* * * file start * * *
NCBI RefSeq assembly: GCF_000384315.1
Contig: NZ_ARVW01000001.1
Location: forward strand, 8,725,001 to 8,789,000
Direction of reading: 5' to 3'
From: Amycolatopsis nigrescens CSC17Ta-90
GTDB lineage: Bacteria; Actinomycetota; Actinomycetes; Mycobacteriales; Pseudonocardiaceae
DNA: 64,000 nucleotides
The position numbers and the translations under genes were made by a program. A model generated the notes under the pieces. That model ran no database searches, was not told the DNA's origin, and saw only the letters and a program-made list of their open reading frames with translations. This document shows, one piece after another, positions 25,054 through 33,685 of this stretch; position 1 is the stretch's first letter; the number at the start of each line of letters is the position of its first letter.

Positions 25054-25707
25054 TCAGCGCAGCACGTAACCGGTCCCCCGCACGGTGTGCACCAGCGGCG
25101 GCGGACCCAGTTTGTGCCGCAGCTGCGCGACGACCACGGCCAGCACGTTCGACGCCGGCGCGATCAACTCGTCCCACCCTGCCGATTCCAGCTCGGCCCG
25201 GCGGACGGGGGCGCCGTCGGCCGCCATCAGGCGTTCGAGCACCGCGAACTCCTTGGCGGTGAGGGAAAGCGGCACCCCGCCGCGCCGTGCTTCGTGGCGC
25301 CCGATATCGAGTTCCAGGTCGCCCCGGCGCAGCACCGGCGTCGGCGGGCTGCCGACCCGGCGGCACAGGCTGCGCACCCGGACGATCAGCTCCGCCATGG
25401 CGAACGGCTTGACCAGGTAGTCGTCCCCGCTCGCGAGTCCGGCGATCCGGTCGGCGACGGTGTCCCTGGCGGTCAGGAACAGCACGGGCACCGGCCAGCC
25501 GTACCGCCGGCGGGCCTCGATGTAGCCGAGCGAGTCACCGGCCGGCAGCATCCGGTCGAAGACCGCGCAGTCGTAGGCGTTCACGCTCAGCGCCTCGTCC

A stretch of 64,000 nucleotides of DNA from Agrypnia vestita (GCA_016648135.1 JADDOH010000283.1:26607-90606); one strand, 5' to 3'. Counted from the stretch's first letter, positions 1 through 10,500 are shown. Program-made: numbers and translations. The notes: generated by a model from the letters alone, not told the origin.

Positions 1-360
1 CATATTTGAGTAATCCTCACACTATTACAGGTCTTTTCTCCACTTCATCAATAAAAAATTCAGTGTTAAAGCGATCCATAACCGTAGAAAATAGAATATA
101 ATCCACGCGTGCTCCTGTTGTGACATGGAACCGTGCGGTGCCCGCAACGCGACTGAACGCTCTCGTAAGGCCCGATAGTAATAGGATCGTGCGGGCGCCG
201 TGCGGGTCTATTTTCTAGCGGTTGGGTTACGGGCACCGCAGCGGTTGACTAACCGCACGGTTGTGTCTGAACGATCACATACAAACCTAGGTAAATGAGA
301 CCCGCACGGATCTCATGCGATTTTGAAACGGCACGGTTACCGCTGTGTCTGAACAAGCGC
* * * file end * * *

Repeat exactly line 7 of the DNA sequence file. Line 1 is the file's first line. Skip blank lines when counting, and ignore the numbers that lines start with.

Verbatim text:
DNA: 64,000 nucleotides